You need go no further than an App Store to realize it’s not hyperbole, there really is an app for just about everything. Some trend one week and die out the next. I believe it was Oscar Wilde who said, “Fashion is a form of ugliness so intolerable that we have to alter it every six months.”
For small businesses there are few things as ugly as inefficiency. Creating workarounds for tools to make them fit your business takes time, a scarce resource entrepreneurs do not give up lightly. Consequently, their tolerance is far lower than Oscar Wilde’s regard for fashion, and they’re not afraid to change out the tools that don’t play well together faster than Vogue can decide “what’s in.”
That said, once a business has found something that works, they’ll cling to it like a perfectly worn-in pair of slippers. Over the course of the last month, I reached out to over 200 small businesses to find out which tools are essential for their companies and received an overwhelming 120 suggestions. After more in-depth conversations I’ve put together a list of 8 of their favorite management tools.
Which tools do you love? Leave a comment, let me know which are your favorites.
Google Apps includes email, online storage, calendars, video meetings and documents. Business owners called it a “no-brainer” and favored the collaborative capabilities Google brings to the table.
Jim Hassert, Operations Manager at Grovemade, said “for efficiency we use all the Google tools for everything. We use the whole set up. I’ve been doing small business stuff for 12 years now, and I remember a day about a year ago where there was a technical problem with the google calendar, and I thought to myself, ‘well, now I should just go home.’ I was joking, but it made me realize how dependent we are on the Google tools.”
Trello allows teams to create lists and prioritize projects in a flexible and visual way.
“We go back and forth with Project Management tools. The one that we as of right now can’t live without would be Trello,” said Copley Broer, Co-Founder, and CEO at LandlordStation. They use Trello for their content management. “It’s chronological, it’s uniquely great, opposed to the task orientated software,” which tends to be more like a “shopping list.”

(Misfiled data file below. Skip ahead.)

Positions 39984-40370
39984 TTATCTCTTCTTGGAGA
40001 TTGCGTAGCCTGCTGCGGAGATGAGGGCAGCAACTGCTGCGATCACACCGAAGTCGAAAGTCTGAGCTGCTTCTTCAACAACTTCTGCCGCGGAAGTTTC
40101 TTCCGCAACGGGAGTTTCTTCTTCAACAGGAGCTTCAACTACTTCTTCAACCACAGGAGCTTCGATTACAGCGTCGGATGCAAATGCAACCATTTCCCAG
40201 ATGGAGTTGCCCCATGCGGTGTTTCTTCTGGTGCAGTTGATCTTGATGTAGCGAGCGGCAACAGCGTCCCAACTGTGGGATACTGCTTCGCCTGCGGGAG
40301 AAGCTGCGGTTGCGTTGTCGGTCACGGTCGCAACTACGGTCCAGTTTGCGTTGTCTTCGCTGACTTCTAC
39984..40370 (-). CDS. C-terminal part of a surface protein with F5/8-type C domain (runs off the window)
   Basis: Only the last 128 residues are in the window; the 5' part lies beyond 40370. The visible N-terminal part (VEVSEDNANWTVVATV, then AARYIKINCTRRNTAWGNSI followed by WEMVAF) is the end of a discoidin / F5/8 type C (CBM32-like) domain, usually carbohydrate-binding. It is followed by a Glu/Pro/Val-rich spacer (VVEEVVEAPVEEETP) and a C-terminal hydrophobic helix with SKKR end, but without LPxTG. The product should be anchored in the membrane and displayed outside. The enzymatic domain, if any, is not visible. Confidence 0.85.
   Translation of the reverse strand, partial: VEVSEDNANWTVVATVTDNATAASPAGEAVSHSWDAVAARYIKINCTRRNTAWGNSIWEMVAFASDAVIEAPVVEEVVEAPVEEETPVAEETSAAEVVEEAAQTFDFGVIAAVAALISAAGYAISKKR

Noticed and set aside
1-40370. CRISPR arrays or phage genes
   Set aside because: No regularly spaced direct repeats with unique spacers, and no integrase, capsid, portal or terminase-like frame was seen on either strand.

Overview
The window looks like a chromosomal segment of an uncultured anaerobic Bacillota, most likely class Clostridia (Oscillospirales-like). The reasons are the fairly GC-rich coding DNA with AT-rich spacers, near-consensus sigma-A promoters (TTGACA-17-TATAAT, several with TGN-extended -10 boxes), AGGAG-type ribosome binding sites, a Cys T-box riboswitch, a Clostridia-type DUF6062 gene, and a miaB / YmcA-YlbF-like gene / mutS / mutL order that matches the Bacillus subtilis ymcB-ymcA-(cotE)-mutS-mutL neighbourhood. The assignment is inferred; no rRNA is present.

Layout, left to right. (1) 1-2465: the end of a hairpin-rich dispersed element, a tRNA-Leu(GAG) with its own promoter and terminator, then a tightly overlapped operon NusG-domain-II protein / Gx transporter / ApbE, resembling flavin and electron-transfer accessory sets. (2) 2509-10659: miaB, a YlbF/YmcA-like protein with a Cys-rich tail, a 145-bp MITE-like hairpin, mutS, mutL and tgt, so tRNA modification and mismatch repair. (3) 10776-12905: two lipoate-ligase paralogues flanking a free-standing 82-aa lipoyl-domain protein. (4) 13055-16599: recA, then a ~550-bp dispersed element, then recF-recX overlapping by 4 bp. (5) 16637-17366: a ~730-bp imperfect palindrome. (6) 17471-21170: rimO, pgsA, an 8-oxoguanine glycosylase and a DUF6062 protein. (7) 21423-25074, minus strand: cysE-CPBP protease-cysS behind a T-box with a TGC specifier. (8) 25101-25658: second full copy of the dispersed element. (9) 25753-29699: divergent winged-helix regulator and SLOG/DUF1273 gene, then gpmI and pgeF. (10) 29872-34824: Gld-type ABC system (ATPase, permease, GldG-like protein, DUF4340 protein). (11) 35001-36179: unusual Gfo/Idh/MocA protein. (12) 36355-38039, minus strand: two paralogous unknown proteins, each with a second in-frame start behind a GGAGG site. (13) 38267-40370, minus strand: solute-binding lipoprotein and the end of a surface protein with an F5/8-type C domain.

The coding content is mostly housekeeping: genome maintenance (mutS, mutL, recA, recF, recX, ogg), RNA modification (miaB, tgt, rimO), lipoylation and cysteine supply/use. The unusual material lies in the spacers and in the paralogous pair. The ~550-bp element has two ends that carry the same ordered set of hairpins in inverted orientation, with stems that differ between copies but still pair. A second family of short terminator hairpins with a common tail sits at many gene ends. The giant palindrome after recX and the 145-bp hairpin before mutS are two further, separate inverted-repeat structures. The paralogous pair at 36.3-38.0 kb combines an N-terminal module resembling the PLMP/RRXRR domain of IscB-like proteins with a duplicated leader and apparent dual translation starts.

Asana describes itself as a tool for teams: “everyone knows what they should be doing, and why.” The software enables teams to track projects, assign tasks and attach relevant documents to a single task, in more of a list format.
“I really like the task management features, and the ability anyone has to see anyone’s workload. So, you know if you’re going to assign a task to someone whether they have the time to get it done, and that they have the tools they need to get it done,” said Mike Jones, Managing Partner at Resound Creative.
This is a technique, which helps break up your work into 25-minute segments.
“Being overachievers you don’t realize that you have just finished five tasks,” said Angela Delmedico, Founder & CEO, of Elev8 Consulting Group. She finds this technique enables her to enjoy the sense of fulfillment that comes with completing a task. She’ll take a brief break, like go for a walk or do something to clear her head.
Social Media Management:
The typical marketing of today requires “relentless” content creation as well as “pushing in every direction,” explained Jason Levinthal, owner at J skis. They use Later to schedule their Instagram posts and place a great deal of importance on timing, and speed. “I approach business the same way I approach skiing; I go in with the most speed possible to increase the chances of landing a jump.”
Gusto provides payroll and benefits; the platform integrates workers’ compensation, benefits, and payroll, as well as handles all the taxes for local, state and federal payroll.
Tracks time, creates invoices and provides reporting services, which are favored by remote teams.
Ben Walker, Founder and CEO of Transcription Outsourcing LLC uses the combination of Gusto and HubStaff to help keep time records, reports and pay their staff. “Before it would take us forever, pouring over spreadsheets, and if you found a mistake it would take time to get hold of the person. This has saved us lots of time, and Hubstaff and Gusto are both easy to use.”
Splash Event Marketing provides a platform that aims to create attractive event pages, capture leads and manage ticket sales and communications.
Monica Kang, Founder and CEO of InnovatorsBox, uses this tool to help with her event management. “I run a lot of community events. People can learn about me via online or about my events.” This is an important part of her finding new people and clients.
In addition to these there were the usual “no-brainers.”
Resound Creative loves the “transparency in Slack, that you can keep up with projects and clients can opt in and out of channels. As a manager, it’s great to keep track of all the issues people have.”
Facebook and Instagram got the most number of mentions out of all the tools. Jae Yee, Founder of JBodyworks, says they use their social media to keep their followers up-to-date instead of having a blog.
Jennifer Kessler, Founder and CEO of Bizzy encourages entrepreneurs to really listen to their customers; they have been using Facebook’s Shopify groups to better understand some of the pain points entrepreneurs have around marketing.